Chris Mulvey to Celebrate Shakespeare in Paris
English Project Trustee, Professor Chris Mulvey, has been invited to lecture in Paris as the city celebrates the 400th anniversary of the death of the bard. Chris is delighted and honored to be addressing a prestigious audience at La Mairie du Septième Arrondissement on 25th May and has entitled his talk 'William Shakeseare: A French Poet? - A Parisian Celebration of the 400th Anniversary of his Death'.
Chris' lecture will identify what is French in the language of William Shakespeare by focusing on two of his plays: Romeo and Juliet and Henry the Fifth.
Romeo and Juliet is the most romantic of his tragedies. It is the most beloved of young people because of its union of love and death. Its verse flows as freely as kisses. Its lyricism is charged equally by sexual expression and sexual repression. The language of Romeo and Juliet has the energies of Shakespeare’s erotic narrative poems and the intensities of his courtly sonnets.
The Life of Henry the Fifth is a play that rejoices in its hero king, Henry, warrior and wooer. Henry V not only defeated the French; he went on to win the hand of Katherine, the daughter of the King of France. Henry is powerful and kingly in battle. He is playful and winning in courtship. He invades Katharine as he invades France.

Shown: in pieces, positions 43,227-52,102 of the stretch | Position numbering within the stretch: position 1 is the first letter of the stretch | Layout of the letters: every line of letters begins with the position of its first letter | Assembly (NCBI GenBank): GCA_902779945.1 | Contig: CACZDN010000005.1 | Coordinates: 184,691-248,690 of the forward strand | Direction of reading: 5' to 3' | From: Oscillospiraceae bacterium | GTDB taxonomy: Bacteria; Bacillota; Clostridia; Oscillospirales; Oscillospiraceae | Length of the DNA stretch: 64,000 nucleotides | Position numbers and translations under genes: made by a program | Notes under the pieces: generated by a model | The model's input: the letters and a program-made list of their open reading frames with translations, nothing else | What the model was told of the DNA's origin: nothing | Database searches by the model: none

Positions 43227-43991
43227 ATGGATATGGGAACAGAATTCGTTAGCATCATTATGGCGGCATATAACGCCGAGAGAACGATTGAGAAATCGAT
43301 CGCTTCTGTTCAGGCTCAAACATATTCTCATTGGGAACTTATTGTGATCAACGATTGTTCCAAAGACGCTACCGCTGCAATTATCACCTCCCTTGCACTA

Chris explains: 'French began to be an influence on the English language with the arrival of the French-speaking Norman kings in 1066. In the next five hundred years, English was massively refashioned by French so that by the time Shakespeare was born, English had become a fusion language, a mixture of the Germanic and the Italic. It would be to go too far to call Shakespeare a French poet, but without the French language Shakespeare’s poetry would be a very different poetry.'